“The main problem we are facing in the United Nations is a totally new standard of hypocrisy, of duplicity and of double standards which constantly accuse the defender of terror rather than the terrorists themselves,” he said.
Regarding allegations of UN complicity with terrorist organizations against Israel, Gillerman said the UN was “present when three Israeli soldiers were abducted in southern Lebanon [in October 2000]. It was present when a UN ambulance whisked away terrorists who blew up an Israeli armored personnel carrier and killed seven Israeli soldiers. It accused Israel of a massacre in Jenin, which then turned out to be totally false.”
Gillerman said that what may be “the height” of such apparent collusion came this week with an admission by Peter Hansen, commissioner-general of the United Nations Relief and Works Agency, that he is “sure that there are Hamas members on the UNRWA payroll.”
“I don’t see that as a crime,” Hansen told the Canadian Broadcasting Corp.
But Gillerman countered that “Hamas is one of the cruelest and extreme terrorist organizations in the world. Together with al-Qaeda and Hezbollah and others, it is threatening the welfare of the world. It has been recognized as a terror organization by Canada, by the United States, by the European Union. It has been outlawed by these countries, who make no distinction between its military wing and its political wing.”
Gillerman said that to have a “top official of the UN claiming that the UN is actually employing these people and having them on its payroll means that many of them could very well be terrorists.”
Fred Eckhard, a spokesman for Annan, said in response to reporters’ questions, “We don’t hire terrorists.”
He said the United Nations does not ask prospective employees about their political affiliations and that it requires them to act appropriately. Should they be found engaging in any illegal activities, Eckhard said, “disciplinary and legal action” would be taken against them.
Another UN official said in an interview that Hansen meant to say that some UNRWA employees might be “sympathizers, not members” of Hamas.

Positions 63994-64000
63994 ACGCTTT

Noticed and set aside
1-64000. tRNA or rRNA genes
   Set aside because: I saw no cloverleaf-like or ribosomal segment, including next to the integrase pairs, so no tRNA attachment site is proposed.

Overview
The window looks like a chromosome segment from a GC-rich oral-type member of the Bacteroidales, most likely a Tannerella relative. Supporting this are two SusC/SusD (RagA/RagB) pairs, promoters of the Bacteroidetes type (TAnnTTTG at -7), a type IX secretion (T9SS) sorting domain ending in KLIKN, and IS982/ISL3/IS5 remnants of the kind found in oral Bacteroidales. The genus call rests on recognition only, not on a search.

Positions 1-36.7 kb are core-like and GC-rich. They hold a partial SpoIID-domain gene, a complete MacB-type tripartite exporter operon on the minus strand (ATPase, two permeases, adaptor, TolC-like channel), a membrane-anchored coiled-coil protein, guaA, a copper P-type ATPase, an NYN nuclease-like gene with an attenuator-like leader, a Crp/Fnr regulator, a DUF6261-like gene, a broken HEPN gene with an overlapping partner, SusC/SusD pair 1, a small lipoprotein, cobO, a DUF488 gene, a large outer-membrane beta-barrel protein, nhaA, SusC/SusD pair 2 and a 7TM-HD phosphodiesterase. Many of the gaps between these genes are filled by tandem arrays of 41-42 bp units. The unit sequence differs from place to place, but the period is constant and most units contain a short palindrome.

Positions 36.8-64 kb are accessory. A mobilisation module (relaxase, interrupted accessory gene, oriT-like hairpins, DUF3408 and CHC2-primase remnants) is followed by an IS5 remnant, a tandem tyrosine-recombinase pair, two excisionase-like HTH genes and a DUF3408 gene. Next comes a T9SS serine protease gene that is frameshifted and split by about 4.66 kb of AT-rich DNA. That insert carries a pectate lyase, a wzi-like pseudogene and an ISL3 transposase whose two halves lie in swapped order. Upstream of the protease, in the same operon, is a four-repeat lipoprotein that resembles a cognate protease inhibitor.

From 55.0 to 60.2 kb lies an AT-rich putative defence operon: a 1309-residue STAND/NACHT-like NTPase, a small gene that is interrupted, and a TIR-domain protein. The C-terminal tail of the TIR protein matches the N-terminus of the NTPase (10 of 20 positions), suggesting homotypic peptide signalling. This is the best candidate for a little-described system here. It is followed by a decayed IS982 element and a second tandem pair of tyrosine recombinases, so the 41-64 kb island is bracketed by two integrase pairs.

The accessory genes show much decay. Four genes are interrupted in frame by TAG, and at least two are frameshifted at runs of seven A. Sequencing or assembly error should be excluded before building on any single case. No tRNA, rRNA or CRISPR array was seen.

“There are 8,000 Palestinian staff working in Gaza, and it would not be a stretch to say that they reflect the general political affiliation in Gaza,” the official said. “That is different from being a member of a terrorist organization.”
But given the past allegations against UNRWA, Israeli and Jewish leaders were not so quick to dismiss Hansen’s comment as a slip of the tongue.
Malcolm Hoenlein said by phone from Israel that the idea that UNRWA was employing Hamas members “is just outrageous.”
“There has been a long record of UNRWA involvement with people who engage in terrorism,” he said.
On Tuesday Yisrael Ziv, chief of operations of the Israel Defense Forces, announced the arrests of 13 Palestinians employed by UNRWA for “exploiting the organization’s vehicles in order to support terror-related activities.”
Gillerman said they were apprehended “over the course of the year, and sometimes more than that, and a great portion of them have been indicted.”
Stefan Dujarric, Eckhard’s assistant, said he was unaware of the arrests this week. Other UN officials were quoted as saying that they were aware that Israel had arrested or detained 34 UNRWA personnel in a little over a year.
Gillerman met Monday with Annan to discuss Hansen’s statement and an Israeli video that Israeli officials at first said showed Palestinians loading a Kassam rocket or an anti-tank missile into an UNRWA ambulance in the Jabalya refugee camp in Gaza.
After an UNRWA ambulance driver appeared at a press conference to say he was the man in the video and that he was carrying a stretcher, not a rocket, Israeli officials said they would take a closer look at the tape.
But Ziv told reporters that rather than dealing with the object being placed into the ambulance, the focus should be on the “context.” He said the video showed Palestinian terrorists preparing landmines that were large enough to destroy tanks.
“The UN vans are providing cover for combatants planning bombs,” Ziv said.
Annan told Gillerman that the mission of the UN team that was headed to Israel to review UN operations in the Middle East will investigate Israel’s allegations about the 13 Palestinian UN workers and their possible engagement in terror-related activities, according to Dujarric.
“We take these charges very seriously,” Dujarric said. “There have been complaints in the past, but we have never been able to get hard evidence from Israeli authorities. We would not tolerate terrorist or criminal activities from our staff.”
The IDF Web site, however, carries a picture broadcast on Israel television last May that shows an armed Palestinian boarding an UNRWA ambulance. The Web site said the picture was taken in Gaza “on the first night the first APC [armored personnel carrier] was exploded.”
“The reporter stressed that this was not a Palestinian Red Cross ambulance, known to have transported Palestinians since the outbreak of events, but rather a supposedly neutral ambulance of the UN,” the IDF site said.
Gillerman said he hoped the UN inspection team “will have a very wide mandate to look into the full spectrum of what we regard as a very alarming, disturbing phenomenon.”